5 (3.3) K = Conductance parameter VA = Early voltage VG = Gate-source voltage VTR = Transition voltage VD = Drain-source voltage. In the constant current region, the drain current follows the equation 4 V D (3.4) ID = K ( VG VTR) 1 + ( Constant current region ). VA The voltage V A is the point on the horizontal axis of the v-i curves where all the constant current region lines meet. This value is typically 100 Volts for a MOFET but can vary from 35 Volts to 1,000 Volts or more. ometimes this parameter is called the channel length modulation factor and is denoted by λ, 1 (3.5) λ =. The dynamic conductance at the drain of a MOFET is the slope of the v-i curve in the constant current region, and is found as the derivative of (3.4) with respect to V D, (3.6) G V A ( ) K V V I G TR D D =. VA VA For our small signal model, we are required to find the transconductance at a given operating point. This is found as the derivative of (3.4) with respect to V G, V D ID (3.7) g = K ( VG VTR ) 1+ =. VA VG VTR The v-i curves for a MOFET with a conductance parameter K of 1 ma/v, a transition voltage of Volts, and an Early voltage of Volts, is shown below in Figure 1 for gate voltages varying from Volts, the transition voltage, to 8 Volts. A dotted line separates the triode region and the constant current region, where the drain current is nearly constant. 3

6 Bound.0 V 3.0 V 4.0 V 5.0 V 6.0 V 7.0 V 8.0 V Figure 1. Representative v-i curves for an IGFET, illustrating the operating regions. 3. Off and On Regions The off region is essentially elementary. The on region requires us to understand the output conductance in the triode region. This is the reciprocal of the on resistance, and is found as the derivative of (3.) with respect to V D, V D GON = K ( VGs VTR VD ) 1+ VA K ( ( VG VTR ) VD ) (3.8) + VA K ( VG VTR ). This is similar in magnitude to the transconductance equation for the linear region, but the on condition for switching applications will have a far higher gate voltage drive than a transistor in the linear region. 4

7 4 The Load Line 4.1 Drawing the Load Line The load line is a straight line on a set of transistor drain-source v-i curves that reflects the Thévenin equivalent circuit made up of the supply voltage V CC and the drain and source circuit resistance ( RC + RE). Figure shows a load line on a typical NPN MOFET transistor. The load line intercepts the voltage axis at V CC and the current axis at VCC ( RC + RE ). The transistor can operate as a linear amplifier only when the operating point is on the load line in a region between saturation and cutoff, with operation in the constant current region, to the right of the dotted line labeled "Bound," preferred Load line Figure. Idealized v-i Curve and Load Line for a MOFET. Bound.0 V 3.0 V 4.0 V 5.0 V 6.0 V 7.0 V 8.0 V 4. Controlling the Power Dissipated in the IGFET An important addition to the load line is a curve of allowable power dissipation for the transistor. This is a hyperbola on the v-i curve with asymptotes of the v and i axes. The region between this curve and the axes represents the allowable operation region of the transistor, where the power dissipated does not exceed the maximum allowed. The equation for the allowed region is (4.1) VCE ic < PMAX. 5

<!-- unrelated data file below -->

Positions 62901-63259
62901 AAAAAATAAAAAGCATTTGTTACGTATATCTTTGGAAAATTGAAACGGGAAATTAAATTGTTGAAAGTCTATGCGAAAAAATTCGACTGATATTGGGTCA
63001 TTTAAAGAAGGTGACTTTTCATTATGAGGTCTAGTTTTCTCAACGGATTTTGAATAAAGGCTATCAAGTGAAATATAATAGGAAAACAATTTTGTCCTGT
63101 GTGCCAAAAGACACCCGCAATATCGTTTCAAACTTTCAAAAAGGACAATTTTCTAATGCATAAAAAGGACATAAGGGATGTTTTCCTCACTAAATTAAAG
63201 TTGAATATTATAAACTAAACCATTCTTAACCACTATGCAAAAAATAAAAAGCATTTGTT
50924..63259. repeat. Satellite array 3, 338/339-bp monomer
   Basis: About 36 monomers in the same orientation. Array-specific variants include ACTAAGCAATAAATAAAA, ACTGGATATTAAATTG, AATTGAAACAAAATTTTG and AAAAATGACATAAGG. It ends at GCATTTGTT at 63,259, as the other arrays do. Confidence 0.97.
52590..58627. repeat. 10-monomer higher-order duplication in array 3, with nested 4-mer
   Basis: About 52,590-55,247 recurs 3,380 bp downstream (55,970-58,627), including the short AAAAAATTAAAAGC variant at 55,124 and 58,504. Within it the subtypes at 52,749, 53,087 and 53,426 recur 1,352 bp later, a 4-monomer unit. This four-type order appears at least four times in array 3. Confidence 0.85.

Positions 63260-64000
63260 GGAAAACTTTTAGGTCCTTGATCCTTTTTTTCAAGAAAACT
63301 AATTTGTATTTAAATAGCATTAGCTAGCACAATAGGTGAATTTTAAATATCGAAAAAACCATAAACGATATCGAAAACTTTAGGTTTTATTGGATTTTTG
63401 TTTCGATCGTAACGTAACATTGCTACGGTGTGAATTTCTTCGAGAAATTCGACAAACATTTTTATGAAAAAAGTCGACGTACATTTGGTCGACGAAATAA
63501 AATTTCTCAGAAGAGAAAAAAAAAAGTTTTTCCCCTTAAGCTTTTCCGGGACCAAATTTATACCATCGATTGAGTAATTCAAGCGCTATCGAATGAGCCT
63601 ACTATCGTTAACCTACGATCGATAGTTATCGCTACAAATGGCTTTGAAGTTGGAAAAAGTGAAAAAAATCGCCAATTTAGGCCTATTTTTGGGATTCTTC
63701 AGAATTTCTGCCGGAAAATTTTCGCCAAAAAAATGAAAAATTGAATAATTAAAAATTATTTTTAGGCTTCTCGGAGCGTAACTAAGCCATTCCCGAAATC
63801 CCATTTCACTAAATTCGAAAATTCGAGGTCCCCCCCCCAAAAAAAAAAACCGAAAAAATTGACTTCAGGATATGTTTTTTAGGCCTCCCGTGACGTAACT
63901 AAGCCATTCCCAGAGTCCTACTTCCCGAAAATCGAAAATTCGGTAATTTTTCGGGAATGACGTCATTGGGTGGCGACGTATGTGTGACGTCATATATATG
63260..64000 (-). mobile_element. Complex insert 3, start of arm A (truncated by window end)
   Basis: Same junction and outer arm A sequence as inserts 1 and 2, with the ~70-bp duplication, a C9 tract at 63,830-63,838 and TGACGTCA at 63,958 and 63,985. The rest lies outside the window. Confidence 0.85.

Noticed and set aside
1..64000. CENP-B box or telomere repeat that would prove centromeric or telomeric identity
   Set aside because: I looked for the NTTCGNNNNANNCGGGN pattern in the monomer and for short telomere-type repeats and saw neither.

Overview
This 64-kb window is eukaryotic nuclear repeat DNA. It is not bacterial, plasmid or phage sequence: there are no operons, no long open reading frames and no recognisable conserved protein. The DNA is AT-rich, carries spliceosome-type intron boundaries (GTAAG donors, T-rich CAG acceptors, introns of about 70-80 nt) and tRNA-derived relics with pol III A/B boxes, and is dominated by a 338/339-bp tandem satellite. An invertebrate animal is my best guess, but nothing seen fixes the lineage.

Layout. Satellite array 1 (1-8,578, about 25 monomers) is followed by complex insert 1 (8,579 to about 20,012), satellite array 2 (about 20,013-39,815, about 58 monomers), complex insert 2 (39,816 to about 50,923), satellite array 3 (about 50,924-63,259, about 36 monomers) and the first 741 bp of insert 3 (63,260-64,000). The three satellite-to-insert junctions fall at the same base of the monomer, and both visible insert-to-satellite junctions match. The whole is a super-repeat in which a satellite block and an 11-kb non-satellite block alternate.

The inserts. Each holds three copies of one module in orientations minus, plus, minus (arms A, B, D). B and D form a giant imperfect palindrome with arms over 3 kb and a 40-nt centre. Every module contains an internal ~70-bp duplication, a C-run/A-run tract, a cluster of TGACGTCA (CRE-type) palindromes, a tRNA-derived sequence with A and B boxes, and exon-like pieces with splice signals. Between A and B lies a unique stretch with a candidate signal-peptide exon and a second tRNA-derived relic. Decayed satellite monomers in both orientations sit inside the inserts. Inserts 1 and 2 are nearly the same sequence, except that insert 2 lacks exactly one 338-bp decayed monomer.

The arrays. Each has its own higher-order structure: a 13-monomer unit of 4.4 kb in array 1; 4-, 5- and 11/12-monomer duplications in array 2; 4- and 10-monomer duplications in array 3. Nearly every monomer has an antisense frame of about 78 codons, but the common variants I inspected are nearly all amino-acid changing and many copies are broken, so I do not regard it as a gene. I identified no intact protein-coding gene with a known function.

8 The load line can cross the hyperbola and part of it may be outside the allowed region. But, the zero-signal operating point must be inside the allowed region. The value of the drain resistor R C plus that of the source resistor R E can be defined to limit the maximum possible power available to the transistor. We know by maximum power transfer principles that this power is (4.) PMAX Transistor VCC = 4 + ( R R ) so we can ensure that the maximum power dissipated by a transistor will never exceed a specified maximum by limiting R C according to C E (4.3) R C VCC + RE. 4 P MAX 5 implified Equivalent Circuits We will consider a bipolar junction transistor (MOFET) in an inverting amplifier configuration, which is biased according to the feedback-bias circuit 5 given below as Figure 3. Input C RB 1 IN R D C OUT Output RB R Figure 3. MOFET in Inverting Amplifier Circuit with Bias Circuitry. 6

9 This is the configuration most often used for MOFET amplifiers in either the inverting amplifier or source follower configuration. Most analysis that follows is directed to the inverting amplifier but we have a short section on the source follower, which is obtained from the circuit of Figure 3 simply by taking the value of the drain load resistor R C as zero and obtaining the output from the source terminal. The circuit shown in Figure 4 is a simplified model of MOFET. The portion of the circuit inside the doted rectangle is a Thévenin equivalent circuit of the biasing circuitry, not the actual biasing circuit. The gate, source, and drain terminals are denoted by B, E and C respectively. The gate-source diode junction is modeled by a constant voltage drop, shown in Figure 4 as the source V BE, which for most silicon transistors is about 0.7 Volts. This is simpler than the h parameter model used in PICE and other detailed models. The intent here is to provide a simple analysis and design method that enables design of robust MOFET inverting amplifiers and source followers from data sheet parameters without additional computer models. Gate Drain i D + V Bias R Bias + V G K ( V ) G VTR + ource i R V DD R D Figure 4. imple Large ignal Model of MOFET Inverting Amplifier with Feedback Bias Circuit. The circuit of Figure 4 is similar to those considered in Example 1.3, pages 10-1, and homework problem 1.65 (a) on page 33. The principal difference is that the transistor model in Figure 4 models the gate-source junction as a voltage drop rather than a resistance. Note that for most MOFETs in normal operation, the gate current is zero, and for JFET it is only the reverse current of a diode. 7